For example, foreign ownership of U.S. Treasuries was around 35-40% of the total outstanding, with countries like China and Japan being major holders. In contrast, foreign ownership of Chinese government bonds is estimated to be less than 10% with limited access and restrictions on foreign investment in the Chinese bond market.
Chinese government bonds are denominated in Chinese CNY, which is not as widely used in global transactions. Investing in Chinese government bonds also carries risks such as currency risk, geopolitical risk, and regulatory risk due to China’s unique economic and political landscape. We note that global trade denominated in CNY is still less than it was prior to China’s currency devaluation in August 2015 according to Capital Economics.
Regarding the USD itself, according to the Bank for International Settlements, the USD was by far the most widely used currency in global foreign exchange (FX) transactions (exhibit 1). Other currencies lag well behind. The euro, the second most traded currency, was used only one-third as frequently as the USD and the CNY less than one-tenth as often.
The USD dominates FX markets in a number of ways. For example, most international debt securities and cross-border loans issued in offshore funding markets are denominated in USD. As of the second quarter of 2022, the amount of debt and loans denominated in USD where neither the issuer/borrower nor the lender is a U.S. resident was roughly 88% of total international USD-denominated debt and 65% of total international USD bank loans. It is unlikely that we would see a major shift away from the USD and into some other foreign currency in these debt and loan markets given the long-term nature of the contracts involved as well as the structure of these markets.
In addition, approximately half of global trade is invoiced in USD while the United States accounts for just over 10% of global trade. Put differently, approximately 80% of the USD’s usage in global trade does not involve U.S. residents or U.S. businesses.
Furthermore, while the percentage of foreign currency reserves held in USD has declined in recent years, the USD still accounts for nearly 60% of the total. Meanwhile, foreign currency reserves held in RMB are less than 2.5% of the total. Central banks clearly have a preference for the greenback.
The CNY has a long way to go to displace other currencies, such as the euro, let alone the USD. The further ahead we look, the more skeptical we become that the CNY could threaten the predominance of the USD. Our work suggests that China’s impressive economic growth is in the past and not likely a long-term phenomenon.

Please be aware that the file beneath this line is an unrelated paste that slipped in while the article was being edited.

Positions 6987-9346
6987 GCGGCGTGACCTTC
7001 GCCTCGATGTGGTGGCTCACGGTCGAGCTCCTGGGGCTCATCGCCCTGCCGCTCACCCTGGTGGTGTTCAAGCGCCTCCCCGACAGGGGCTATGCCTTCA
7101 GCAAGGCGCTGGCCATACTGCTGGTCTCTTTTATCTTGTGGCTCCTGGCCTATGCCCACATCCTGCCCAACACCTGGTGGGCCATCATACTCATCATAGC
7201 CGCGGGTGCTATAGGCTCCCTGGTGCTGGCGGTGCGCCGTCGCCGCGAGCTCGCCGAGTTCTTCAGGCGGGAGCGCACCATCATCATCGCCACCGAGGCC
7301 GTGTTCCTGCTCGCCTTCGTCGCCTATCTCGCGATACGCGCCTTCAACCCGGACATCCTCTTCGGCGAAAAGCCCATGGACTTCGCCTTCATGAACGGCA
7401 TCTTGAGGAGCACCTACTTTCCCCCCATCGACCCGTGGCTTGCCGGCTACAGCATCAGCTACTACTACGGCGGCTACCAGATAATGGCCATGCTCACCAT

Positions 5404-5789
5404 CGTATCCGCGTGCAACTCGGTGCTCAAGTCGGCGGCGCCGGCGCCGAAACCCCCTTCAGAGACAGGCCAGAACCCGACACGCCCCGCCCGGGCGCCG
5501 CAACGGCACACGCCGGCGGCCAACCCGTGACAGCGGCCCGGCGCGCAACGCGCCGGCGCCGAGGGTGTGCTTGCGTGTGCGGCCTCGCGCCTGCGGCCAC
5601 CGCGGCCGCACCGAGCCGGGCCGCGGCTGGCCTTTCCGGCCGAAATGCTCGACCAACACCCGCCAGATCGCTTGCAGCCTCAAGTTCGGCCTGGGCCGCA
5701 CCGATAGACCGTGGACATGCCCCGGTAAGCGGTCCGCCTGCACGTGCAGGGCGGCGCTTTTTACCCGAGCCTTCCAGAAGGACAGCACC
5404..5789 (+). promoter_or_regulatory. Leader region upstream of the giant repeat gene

For example, long-term economic growth is primarily driven by the growth rate of the labor force and the productivity growth of the labor force. China’s labor force has begun to decline even faster than previously expected. This reflects their gloomy demographic trends. China also continues to struggle with the massive amount of private sector debt, especially in the real estate sector. In fact, China’s government has been papering over its economic problems through massive amounts of money printing, among other methods (exhibit 3). Though the data from China is incomplete, the relative comparisons show the scale to which China’s government has been far more accommodating in terms of monetary support than the U.S. has been.
China’s interventions can only kick the can down the road for so long. In 10 or 20 years, the story will likely be more about China’s decline, and not their growth. This situation looks similar to what happened with Japan’s impressive growth stagnating since the late 1980s and early 1990s. As China’s economic impact recedes in the years to come, so will its global impact. In the next decade or two, the story will go from the rise of China to how quickly China faded, just as Japan’s growth faded in the 1990s.
The USD’s reserve status may not last forever. These types of currency regimes have shifted over the decades. For example, prior to World War II the British pound was the dominant currency. Though still used in global trade, the pound has since faded to the background while living standards in the U.K. are still quite high. Even if the USD eventually fades in global currency importance, that trend is not likely to threaten living standards in the U.S. either.
In summary, the increasing use of the CNY makes sense for certain countries and is likely not a threat to U.S. investors. And while the USD may on some distant day lose its status as the world’s reserve currency, it isn’t like to be replaced by the CNY.